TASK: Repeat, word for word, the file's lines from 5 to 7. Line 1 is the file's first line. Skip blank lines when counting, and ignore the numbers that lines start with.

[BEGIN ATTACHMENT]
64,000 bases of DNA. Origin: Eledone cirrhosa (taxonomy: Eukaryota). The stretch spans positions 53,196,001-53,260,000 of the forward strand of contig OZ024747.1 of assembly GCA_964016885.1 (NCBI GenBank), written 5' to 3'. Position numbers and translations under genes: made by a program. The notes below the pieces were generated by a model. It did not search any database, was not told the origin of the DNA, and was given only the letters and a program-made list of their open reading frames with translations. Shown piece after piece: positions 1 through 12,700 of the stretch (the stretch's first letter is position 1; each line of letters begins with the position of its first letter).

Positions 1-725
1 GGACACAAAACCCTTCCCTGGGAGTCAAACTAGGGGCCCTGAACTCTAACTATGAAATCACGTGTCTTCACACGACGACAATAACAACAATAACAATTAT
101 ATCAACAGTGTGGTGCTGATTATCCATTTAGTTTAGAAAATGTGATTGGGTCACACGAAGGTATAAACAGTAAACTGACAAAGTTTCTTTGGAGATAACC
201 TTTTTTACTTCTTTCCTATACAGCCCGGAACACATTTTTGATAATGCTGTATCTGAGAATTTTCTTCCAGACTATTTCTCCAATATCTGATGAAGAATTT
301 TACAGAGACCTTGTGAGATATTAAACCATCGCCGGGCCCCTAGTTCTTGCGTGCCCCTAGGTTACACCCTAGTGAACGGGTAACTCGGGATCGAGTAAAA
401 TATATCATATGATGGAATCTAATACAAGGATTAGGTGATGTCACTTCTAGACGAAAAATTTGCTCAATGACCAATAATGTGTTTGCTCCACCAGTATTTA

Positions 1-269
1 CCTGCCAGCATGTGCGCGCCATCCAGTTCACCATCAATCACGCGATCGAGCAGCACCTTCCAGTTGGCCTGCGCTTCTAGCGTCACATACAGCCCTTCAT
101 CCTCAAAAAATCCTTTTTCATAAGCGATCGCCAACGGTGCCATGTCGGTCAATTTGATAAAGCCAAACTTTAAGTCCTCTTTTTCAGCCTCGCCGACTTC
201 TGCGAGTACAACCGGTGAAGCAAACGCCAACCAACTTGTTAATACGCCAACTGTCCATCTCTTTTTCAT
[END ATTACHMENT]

201 TTTTTTACTTCTTTCCTATACAGCCCGGAACACATTTTTGATAATGCTGTATCTGAGAATTTTCTTCCAGACTATTTCTCCAATATCTGATGAAGAATTT
301 TACAGAGACCTTGTGAGATATTAAACCATCGCCGGGCCCCTAGTTCTTGCGTGCCCCTAGGTTACACCCTAGTGAACGGGTAACTCGGGATCGAGTAAAA
401 TATATCATATGATGGAATCTAATACAAGGATTAGGTGATGTCACTTCTAGACGAAAAATTTGCTCAATGACCAATAATGTGTTTGCTCCACCAGTATTTA